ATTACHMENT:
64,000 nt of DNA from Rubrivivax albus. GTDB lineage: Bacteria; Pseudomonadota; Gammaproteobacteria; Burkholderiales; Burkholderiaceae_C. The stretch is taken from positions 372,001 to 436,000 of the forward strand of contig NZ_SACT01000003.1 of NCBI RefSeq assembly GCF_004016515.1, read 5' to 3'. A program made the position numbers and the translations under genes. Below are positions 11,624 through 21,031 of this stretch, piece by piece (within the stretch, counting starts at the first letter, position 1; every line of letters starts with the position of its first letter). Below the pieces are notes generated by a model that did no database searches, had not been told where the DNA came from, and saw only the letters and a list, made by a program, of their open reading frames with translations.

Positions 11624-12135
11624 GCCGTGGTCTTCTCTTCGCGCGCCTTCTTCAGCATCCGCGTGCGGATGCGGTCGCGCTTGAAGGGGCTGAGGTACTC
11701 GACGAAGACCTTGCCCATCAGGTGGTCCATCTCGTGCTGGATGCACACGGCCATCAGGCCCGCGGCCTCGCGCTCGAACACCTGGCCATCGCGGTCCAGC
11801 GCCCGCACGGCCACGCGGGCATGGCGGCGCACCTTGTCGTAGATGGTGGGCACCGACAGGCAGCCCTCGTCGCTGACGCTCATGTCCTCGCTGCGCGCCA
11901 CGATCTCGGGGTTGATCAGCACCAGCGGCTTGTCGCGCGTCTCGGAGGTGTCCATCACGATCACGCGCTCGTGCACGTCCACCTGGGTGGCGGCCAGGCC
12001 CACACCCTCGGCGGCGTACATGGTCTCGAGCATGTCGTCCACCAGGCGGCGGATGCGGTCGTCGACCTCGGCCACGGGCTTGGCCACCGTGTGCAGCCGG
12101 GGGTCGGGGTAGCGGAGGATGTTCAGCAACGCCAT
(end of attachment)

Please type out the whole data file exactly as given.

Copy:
64,000 nt of DNA from Rubrivivax albus. GTDB lineage: Bacteria; Pseudomonadota; Gammaproteobacteria; Burkholderiales; Burkholderiaceae_C. The stretch is taken from positions 372,001 to 436,000 of the forward strand of contig NZ_SACT01000003.1 of NCBI RefSeq assembly GCF_004016515.1, read 5' to 3'. A program made the position numbers and the translations under genes. Below are positions 11,624 through 21,031 of this stretch, piece by piece (within the stretch, counting starts at the first letter, position 1; every line of letters starts with the position of its first letter). Below the pieces are notes generated by a model that did no database searches, had not been told where the DNA came from, and saw only the letters and a list, made by a program, of their open reading frames with translations.

Positions 11624-12135
11624 GCCGTGGTCTTCTCTTCGCGCGCCTTCTTCAGCATCCGCGTGCGGATGCGGTCGCGCTTGAAGGGGCTGAGGTACTC
11701 GACGAAGACCTTGCCCATCAGGTGGTCCATCTCGTGCTGGATGCACACGGCCATCAGGCCCGCGGCCTCGCGCTCGAACACCTGGCCATCGCGGTCCAGC
11801 GCCCGCACGGCCACGCGGGCATGGCGGCGCACCTTGTCGTAGATGGTGGGCACCGACAGGCAGCCCTCGTCGCTGACGCTCATGTCCTCGCTGCGCGCCA
11901 CGATCTCGGGGTTGATCAGCACCAGCGGCTTGTCGCGCGTCTCGGAGGTGTCCATCACGATCACGCGCTCGTGCACGTCCACCTGGGTGGCGGCCAGGCC
12001 CACACCCTCGGCGGCGTACATGGTCTCGAGCATGTCGTCCACCAGGCGGCGGATGCGGTCGTCGACCTCGGCCACGGGCTTGGCCACCGTGTGCAGCCGG
12101 GGGTCGGGGTAGCGGAGGATGTTCAGCAACGCCAT